Chrome 31 beta adds easier web payments, full-screen web apps in Android

Chrome 31 beta adds easier web payments, full-screen web apps in Android

Summary: Chrome 31 aims to bring portable native code to the desktop browser and a more native app experience for web apps on Android.

TOPICS: Browser, Google
Chrome payment interface
Chrome payment interface. Image: Google

Google released the beta of Chrome 31 on Thursday, bringing new application shortcuts to Android, faster filling in of payment data on forms, and portable native code in the desktop version of the browser.

The new applications shortcuts feature for Chrome beta on Android lets users add website shortcuts to their Android homescreen.

It offers developers an option to improve the web app experience on Android, bringing it closer to the native app experience. Sites that have added the mobile-web-app-capable meta tag will launch in a full-screen window without the usual browser trapping such as buttons, menus and the Omnibox.

Google has also improved payment data form-filling for Chrome on Android, Windows and Chrome OS to improve chances that consumers actually spend when presented with an option to purchase on websites.

Chrome 31 introduces the requestAutocomplete specification. Sites with it enabled use payment data stored in the browser and offers an extra interface within the browser to present the data. A Mac version will be available in a future release, according to Google.

Desktop versions of Chrome are being treated with Portable Native Client (PNaCI), building upon Native Client, which allowed web apps to run at 'near-native' speeds, though it was restricted to apps and extensions installed via the Chrome Web Store.

PNaCI, on the other hand, lets developers build 'fully-portable executables' to run PNaCI applications without browsers plugins or the application installed locally.

The release of the Chrome 31 beta follows just days after the stable release of Chrome 30.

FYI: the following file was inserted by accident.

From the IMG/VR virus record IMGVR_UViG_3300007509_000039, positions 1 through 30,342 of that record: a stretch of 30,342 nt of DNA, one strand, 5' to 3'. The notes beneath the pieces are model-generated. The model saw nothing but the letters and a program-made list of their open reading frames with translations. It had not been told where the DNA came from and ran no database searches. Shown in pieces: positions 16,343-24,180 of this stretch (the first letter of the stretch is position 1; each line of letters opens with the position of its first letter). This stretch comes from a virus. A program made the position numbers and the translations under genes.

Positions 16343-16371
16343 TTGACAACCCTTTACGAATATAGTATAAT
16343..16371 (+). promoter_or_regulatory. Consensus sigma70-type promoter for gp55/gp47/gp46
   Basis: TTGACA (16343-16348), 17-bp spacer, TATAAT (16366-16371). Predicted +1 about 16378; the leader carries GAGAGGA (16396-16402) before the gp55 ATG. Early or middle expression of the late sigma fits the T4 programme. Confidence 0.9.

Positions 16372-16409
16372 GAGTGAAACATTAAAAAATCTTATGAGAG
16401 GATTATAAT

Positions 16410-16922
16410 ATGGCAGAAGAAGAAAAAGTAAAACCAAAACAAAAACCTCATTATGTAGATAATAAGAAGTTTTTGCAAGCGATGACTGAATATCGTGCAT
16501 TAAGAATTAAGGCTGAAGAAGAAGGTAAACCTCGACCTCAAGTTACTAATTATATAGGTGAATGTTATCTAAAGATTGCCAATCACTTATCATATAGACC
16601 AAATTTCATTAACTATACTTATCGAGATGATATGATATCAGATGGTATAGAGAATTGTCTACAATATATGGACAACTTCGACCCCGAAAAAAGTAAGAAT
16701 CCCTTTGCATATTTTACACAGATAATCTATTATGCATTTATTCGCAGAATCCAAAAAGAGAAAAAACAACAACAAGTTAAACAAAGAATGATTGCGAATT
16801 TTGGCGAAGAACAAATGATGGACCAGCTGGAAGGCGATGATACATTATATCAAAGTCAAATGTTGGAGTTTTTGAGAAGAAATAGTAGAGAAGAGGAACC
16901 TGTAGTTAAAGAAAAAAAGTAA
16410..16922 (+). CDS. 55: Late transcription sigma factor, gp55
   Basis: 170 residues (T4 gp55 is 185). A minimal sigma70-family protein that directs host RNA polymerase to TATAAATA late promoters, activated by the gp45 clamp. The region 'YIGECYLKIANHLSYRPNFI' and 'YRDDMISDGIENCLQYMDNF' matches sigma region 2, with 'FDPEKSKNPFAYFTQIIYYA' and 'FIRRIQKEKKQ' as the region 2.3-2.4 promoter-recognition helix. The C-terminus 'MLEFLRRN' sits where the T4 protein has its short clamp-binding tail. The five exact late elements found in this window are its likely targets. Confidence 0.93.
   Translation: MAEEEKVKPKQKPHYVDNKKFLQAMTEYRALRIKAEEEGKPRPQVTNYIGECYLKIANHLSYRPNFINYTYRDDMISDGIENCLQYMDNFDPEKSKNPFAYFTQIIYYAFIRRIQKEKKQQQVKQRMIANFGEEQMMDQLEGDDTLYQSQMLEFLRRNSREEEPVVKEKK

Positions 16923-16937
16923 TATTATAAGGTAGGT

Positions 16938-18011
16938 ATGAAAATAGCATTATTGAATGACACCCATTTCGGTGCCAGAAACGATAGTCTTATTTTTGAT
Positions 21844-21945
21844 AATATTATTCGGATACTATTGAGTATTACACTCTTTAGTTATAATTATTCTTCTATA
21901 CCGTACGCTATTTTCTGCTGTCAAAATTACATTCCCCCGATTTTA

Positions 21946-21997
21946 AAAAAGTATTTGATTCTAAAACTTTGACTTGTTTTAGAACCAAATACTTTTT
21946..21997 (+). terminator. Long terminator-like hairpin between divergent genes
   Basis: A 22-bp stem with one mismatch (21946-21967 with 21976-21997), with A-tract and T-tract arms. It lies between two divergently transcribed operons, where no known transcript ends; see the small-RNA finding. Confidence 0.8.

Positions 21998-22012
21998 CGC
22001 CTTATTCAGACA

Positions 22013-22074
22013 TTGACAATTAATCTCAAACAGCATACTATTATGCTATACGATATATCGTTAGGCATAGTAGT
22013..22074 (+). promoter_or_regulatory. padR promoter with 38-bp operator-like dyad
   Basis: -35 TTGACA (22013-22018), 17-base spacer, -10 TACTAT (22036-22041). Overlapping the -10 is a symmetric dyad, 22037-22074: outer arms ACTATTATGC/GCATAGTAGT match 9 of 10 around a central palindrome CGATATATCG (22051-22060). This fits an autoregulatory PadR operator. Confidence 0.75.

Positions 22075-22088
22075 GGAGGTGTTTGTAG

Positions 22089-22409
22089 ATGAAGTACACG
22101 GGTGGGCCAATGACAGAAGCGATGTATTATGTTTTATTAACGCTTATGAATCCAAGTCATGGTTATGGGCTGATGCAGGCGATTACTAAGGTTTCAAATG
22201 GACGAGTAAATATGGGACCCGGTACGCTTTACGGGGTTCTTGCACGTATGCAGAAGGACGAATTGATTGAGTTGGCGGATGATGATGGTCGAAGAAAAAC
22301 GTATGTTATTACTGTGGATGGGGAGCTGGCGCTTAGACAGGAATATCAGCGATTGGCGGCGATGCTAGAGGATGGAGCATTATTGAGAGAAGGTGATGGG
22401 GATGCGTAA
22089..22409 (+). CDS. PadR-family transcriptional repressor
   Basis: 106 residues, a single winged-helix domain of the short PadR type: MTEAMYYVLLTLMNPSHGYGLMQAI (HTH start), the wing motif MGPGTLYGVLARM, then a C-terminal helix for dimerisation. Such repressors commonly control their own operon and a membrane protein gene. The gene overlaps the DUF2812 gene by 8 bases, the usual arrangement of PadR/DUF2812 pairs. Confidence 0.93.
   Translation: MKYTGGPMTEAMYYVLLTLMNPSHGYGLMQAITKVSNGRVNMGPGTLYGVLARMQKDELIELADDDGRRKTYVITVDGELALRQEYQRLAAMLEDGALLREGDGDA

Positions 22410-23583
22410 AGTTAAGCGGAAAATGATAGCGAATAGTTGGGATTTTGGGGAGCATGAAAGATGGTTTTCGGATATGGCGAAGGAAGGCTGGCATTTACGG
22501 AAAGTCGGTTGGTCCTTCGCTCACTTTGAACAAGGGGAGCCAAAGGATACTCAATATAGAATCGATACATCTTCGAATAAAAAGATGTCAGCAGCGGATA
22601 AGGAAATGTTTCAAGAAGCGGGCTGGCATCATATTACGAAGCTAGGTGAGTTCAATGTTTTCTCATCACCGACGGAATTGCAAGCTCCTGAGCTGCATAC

Further reading

Topics: Browser, Google

Liam Tung

About Liam Tung

Liam Tung is an Australian business technology journalist living a few too many Swedish miles north of Stockholm for his liking. He gained a bachelors degree in economics and arts (cultural studies) at Sydney's Macquarie University, but hacked (without Norse or malicious code for that matter) his way into a career as an enterprise tech, security and telecommunications journalist with ZDNet Australia. These days Liam is a full time freelance technology journalist who writes for several publications.

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  • Not happy with Chrome anymore

    Chrome was my primary browser, but with the bloat and memory usage, I finally said enough.
    On top of that, I don't like that they are repeating the mistakes that Microsoft made in the past with browser specific, non standard concepts like PNaCl...feels like ActiveX all over again. I thought we learned our lesson.

    Glad to see that IE11 embraces OpenGL and has become very standards compliant. Firefox has been rocking it lately and has become one of my favorite browsers.
  • Errr

    Why do people use this buggy piece of junk? Version 30 fixed 50 vulnerabilities in the previous version. I wonder how many of them have been around unfixed....